Elizabeth Gilbert’s talk was only the second most awesome video I watched yesterday while lying around the apartment with a cold. Kutiman’s THRU YOU is the kind of genius that takes more than a quick visit from Gilbert’s demon to achieve. If you haven’t watched it yet, please do so now. Now!

It’s not as if cut-and-paste music hasn’t been done before, but building a piece using nothing but found video from YouTube adds another layer of complexity that makes it all that much more impressive. Creating a mashup of this magnitude at all is an achievement in itself, but Kutiman went the extra mile and made it really, really good.

What’s especially wonderful about THRU YOU is the way in which Kutiman allows individual voices to come through. Most cut-and-paste music is built out of short, isolated samples and loops, and there’s plenty of that here, but there are also many long lines and melodies that are preserved and woven together, solos becoming duets, single notes becoming chords. Combined with the faces, hands, and instruments in the videos, the overall feel ends up being less laptop mashup and more impromptu chorus. No one is erased, everyone is present, and the sum of their parts ends up being greater than your average whole.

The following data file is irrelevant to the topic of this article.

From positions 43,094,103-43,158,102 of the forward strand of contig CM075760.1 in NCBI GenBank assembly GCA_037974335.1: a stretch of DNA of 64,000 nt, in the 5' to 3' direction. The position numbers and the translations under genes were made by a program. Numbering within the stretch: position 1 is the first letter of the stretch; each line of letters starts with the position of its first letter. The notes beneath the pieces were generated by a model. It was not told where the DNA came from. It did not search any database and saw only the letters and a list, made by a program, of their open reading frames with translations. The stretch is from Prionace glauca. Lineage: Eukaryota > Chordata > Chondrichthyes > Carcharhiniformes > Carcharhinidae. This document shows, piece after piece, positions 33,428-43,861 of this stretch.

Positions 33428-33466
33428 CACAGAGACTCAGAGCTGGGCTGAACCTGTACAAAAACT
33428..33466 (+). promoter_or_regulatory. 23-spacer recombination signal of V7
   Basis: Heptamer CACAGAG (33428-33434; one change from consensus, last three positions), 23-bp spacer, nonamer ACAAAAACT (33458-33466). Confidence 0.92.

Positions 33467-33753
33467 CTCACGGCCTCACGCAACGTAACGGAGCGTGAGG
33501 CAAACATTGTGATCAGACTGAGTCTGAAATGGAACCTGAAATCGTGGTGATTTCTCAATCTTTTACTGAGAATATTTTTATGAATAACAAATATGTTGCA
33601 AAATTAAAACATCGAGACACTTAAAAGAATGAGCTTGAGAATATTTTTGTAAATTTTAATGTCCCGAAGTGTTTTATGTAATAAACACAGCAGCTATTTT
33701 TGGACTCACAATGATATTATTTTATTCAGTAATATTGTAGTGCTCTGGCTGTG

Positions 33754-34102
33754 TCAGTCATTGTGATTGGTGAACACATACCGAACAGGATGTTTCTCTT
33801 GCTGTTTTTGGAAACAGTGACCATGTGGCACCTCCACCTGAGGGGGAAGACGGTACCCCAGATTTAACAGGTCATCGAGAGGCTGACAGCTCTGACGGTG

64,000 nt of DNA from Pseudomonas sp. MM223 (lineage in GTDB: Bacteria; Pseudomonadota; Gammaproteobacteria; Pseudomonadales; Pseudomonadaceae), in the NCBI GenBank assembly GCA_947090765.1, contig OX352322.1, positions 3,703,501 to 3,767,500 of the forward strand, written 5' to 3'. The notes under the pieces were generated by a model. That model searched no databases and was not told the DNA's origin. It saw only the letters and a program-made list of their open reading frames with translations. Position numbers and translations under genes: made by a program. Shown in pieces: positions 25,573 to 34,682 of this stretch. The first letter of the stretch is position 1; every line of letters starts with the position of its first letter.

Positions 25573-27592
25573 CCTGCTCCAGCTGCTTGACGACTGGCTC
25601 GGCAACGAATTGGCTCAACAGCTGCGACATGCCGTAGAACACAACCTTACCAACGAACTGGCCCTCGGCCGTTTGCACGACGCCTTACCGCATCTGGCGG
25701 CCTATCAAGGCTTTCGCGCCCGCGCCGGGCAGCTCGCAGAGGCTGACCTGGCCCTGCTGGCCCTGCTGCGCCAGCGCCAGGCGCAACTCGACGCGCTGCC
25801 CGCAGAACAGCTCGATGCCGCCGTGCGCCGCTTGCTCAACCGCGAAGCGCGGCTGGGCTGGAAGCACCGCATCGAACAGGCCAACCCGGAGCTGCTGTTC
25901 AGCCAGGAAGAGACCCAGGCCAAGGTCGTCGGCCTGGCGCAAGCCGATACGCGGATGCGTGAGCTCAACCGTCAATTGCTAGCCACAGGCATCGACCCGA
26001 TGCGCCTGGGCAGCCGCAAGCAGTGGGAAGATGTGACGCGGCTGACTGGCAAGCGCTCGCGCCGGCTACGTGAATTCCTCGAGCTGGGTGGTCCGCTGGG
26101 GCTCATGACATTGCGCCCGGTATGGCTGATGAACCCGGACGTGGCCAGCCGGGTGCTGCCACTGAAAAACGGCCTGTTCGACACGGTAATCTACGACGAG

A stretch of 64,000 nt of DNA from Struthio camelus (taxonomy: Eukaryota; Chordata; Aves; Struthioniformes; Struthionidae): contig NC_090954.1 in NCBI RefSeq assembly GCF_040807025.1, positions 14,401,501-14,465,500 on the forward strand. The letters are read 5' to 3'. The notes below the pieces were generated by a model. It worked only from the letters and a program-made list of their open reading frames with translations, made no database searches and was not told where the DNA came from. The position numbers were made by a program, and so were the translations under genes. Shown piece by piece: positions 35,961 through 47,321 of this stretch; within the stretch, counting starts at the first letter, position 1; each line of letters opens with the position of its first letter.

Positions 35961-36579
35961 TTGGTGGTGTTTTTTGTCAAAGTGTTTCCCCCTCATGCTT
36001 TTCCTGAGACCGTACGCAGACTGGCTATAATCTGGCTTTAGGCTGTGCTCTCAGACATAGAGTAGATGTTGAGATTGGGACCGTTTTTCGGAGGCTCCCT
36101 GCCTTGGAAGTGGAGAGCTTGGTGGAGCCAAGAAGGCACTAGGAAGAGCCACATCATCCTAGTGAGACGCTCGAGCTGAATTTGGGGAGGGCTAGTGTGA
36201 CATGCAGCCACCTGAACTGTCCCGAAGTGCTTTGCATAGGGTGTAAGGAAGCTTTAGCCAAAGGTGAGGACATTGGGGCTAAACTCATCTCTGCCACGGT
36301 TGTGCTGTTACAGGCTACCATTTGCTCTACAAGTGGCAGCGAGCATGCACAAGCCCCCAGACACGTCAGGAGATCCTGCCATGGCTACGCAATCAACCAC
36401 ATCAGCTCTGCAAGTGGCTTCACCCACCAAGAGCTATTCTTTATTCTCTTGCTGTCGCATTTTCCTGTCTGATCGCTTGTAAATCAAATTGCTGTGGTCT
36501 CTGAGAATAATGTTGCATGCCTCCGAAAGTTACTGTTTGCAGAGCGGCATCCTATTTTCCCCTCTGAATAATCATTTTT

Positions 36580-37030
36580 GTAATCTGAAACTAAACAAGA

Things like this are why I get impatient when people rant about the Internet being a force for isolation or anonymity or whatever. THRU YOU shows Internet culture at its best: it’s a celebration of both the voice of the individual and the power of the collective, a nice end-run around one of society’s most troublesome binaries. As I’ve said before: “The ‘You’ is both singular and plural,” and nowhere is that more true than here.